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IMMIGRATION

FPÖ accused of ‘smear campaign’ in Styria

A leaflet produced by the Styrian branch of the right-wing Freedom Party (FPÖ) which compares the income of an average Austrian family with that of a family of immigrants on benefits has been criticised by human rights organization SOS Mitmensch.

FPÖ accused of 'smear campaign' in Styria
File photo: APA/epa

SOS Mitmensch said that the leaflet amounts to "a smear campaign" as it suggests that immigrants are sponging off the state, and are better off than Austrians. 

It compares two fictional families with three children. On the one hand is the Austrian family where the father earns an average wage and the mother works part time. Their monthly income, including family benefits, amounts to just under €2,570.

On the other hand is the immigrant family, who are seeking asylum and don’t work, and who claim €2,640 a month in needs-based social security payments and family benefits. They are €70 better off than the Austrian family – “and for doing nothing” the leaflet exclaims.

However, SOS Mitmensch accuses the FPÖ of having miscalculated and says that the Austrian family would in reality earn around €200 a month more, spokesman Alexander Pollak said.

Pollak added that needs-based social insurance, or Mindestsicherung, is only given on a temporary basis and is conditional on the recipient’s willingness to work.

"We’re demanding that the FPÖ should cease agitating against refugees and concentrate on serious politics. If it feels that needs-based social insurance is too high, or that wages are too low, then it should raise this issue – but not try to turn people against each other with false allegations,” Pollak said.

The FPÖ maintains that its figures are correct and are based on an average monthly income, not taking into account any one-off payments.

State party secretary Mario Kunasek denied that the FPÖ was trying to incite hatred, and said the leaflet was not a criticism of asylum seekers, but rather of the system.

“In many areas asylum seekers are better off than Austrian citizens and we believe it is our right to point this out. There has to be a difference between people who have paid their taxes here and those applying for asylum,” Kunasek said.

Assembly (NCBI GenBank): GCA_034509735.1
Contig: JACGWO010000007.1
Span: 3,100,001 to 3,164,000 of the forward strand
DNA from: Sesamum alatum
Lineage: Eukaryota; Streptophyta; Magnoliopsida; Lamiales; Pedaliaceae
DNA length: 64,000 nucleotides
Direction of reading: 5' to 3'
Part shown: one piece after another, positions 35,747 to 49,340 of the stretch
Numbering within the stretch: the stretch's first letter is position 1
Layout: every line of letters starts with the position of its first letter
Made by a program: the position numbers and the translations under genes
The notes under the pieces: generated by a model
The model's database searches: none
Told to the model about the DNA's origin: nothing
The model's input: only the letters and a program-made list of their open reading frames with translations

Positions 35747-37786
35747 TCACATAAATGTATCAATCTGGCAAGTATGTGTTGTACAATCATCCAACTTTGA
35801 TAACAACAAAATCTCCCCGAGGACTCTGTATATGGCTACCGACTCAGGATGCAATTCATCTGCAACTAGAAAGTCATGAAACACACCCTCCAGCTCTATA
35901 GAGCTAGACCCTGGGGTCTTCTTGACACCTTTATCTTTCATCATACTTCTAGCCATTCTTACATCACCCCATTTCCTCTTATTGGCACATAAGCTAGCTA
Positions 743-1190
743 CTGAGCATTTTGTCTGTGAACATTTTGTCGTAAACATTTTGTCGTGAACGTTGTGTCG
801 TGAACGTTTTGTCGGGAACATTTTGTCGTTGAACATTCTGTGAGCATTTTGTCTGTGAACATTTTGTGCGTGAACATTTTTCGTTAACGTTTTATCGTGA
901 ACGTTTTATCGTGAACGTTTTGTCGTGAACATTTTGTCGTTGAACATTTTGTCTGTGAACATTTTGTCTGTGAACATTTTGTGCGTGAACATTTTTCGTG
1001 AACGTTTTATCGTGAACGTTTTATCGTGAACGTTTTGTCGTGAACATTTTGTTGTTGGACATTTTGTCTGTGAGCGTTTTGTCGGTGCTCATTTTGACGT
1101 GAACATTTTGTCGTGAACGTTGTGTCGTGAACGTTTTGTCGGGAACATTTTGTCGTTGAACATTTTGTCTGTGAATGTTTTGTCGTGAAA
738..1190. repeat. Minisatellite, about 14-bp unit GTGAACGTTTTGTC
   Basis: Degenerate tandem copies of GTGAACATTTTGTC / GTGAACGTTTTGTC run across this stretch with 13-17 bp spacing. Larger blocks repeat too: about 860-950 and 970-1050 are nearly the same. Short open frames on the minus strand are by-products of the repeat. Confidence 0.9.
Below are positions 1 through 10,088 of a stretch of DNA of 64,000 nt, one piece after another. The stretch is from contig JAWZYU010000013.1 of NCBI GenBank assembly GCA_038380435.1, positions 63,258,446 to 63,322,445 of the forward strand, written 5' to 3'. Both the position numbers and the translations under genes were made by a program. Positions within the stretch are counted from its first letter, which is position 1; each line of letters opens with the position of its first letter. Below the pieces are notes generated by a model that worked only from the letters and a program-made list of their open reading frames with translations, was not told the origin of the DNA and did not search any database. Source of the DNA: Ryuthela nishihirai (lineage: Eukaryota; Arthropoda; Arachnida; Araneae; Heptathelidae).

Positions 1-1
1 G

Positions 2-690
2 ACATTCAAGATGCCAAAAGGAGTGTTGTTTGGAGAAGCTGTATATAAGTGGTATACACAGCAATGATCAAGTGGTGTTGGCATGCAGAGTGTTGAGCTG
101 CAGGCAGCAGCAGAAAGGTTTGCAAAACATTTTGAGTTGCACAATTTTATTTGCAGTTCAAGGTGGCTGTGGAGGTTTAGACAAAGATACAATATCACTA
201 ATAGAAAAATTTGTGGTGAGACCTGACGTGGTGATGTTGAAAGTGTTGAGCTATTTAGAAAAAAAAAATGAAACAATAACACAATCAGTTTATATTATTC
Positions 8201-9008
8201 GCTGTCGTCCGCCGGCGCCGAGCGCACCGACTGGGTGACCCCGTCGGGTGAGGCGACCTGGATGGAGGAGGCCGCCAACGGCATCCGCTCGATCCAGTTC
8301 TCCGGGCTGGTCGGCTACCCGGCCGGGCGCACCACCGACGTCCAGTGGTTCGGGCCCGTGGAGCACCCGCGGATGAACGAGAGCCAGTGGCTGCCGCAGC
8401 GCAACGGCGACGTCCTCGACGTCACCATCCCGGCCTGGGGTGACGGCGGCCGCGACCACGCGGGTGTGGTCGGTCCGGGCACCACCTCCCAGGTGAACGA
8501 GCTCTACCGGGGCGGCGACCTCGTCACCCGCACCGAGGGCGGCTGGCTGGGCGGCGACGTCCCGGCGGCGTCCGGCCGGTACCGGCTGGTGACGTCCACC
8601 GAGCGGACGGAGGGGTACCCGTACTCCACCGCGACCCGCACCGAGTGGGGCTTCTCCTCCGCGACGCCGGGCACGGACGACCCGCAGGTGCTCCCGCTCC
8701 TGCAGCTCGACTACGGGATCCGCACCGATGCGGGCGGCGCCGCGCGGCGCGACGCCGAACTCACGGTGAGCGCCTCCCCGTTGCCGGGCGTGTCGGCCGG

He added that needs-based social security payments needed to be revised, so that immigrants were not immediately given the highest possible amount.

For members

IMMIGRATION

What is Vienna’s MA 35 doing to offer better service for immigrants in Austria?

The city of Vienna now has several new appointment slots for a 'first information meeting' for those wanting to apply for Austrian citizenship. Here's what you need to know.

What is Vienna's MA 35 doing to offer better service for immigrants in Austria?

The office for immigration and citizenship in Vienna, MA 35, is known for long waiting periods, delays and even mistakes being made in applications. It has recently received renewed criticisms as new appointments for Austrian citizenship were not open until mid-2023.

Things got even worse, and applicants now have to wait until October 2023 to get the first appointment. Only after this meeting will they receive another date (sometimes also a year later) to submit the documents asked. 

READ ALSO: ‘Insensitive and inefficient’: Your verdict on Vienna’s immigration office MA 35

Green politician Aygül Berivan Aslan said the reform of MA 35 had “failed”. She said she welcomed the SPÖ’s push towards simplifying access to citizenship but felt that “theory and practice do not match”. Speaking in the Viennese parliament, she introduced a motion for a six-month evaluation of the office.

Aslan also proposed that in the case of delays of more than six months, citizenship costs should be waived for applicants. 

Stadt Wien service screenshot

How bad is the situation?

Not only do people have to wait months for a first talk and then months to submit documents, but once their part is done, the wait is not over. There are currently 3,800 procedures pending for more than half a year in the MA 35, Deputy Mayor and City Councillor for Integration Christoph Wiederkehr (NEOS) said.

He justified delays saying that the number of applications had risen by around 30 percent his year in Vienna – only last month, there were 600 appointments booked. 

“The sharp increase can be explained by the eligibility of refugees from 2015 to apply for citizenship as well as by uncertainties caused by the war in Ukraine”, he said.

READ ALSO: ‘Bring everything you have’: Key tips for dealing with Vienna’s immigration office MA 35

He added that the goal would need to be “simplifying the procedures nationwide”. However, Wiederkehr also said there were reforms still being implemented in the MA 35.

Wiederkehr said: “On the part of the city, there are ongoing staff increases at MA 35. The training of the employees is so complex that it takes about a year.” 

“In addition to the increase in staff, there was an analysis to optimise some work processes, as well as intensive training. Digitalisation is also being accelerated”, he added.

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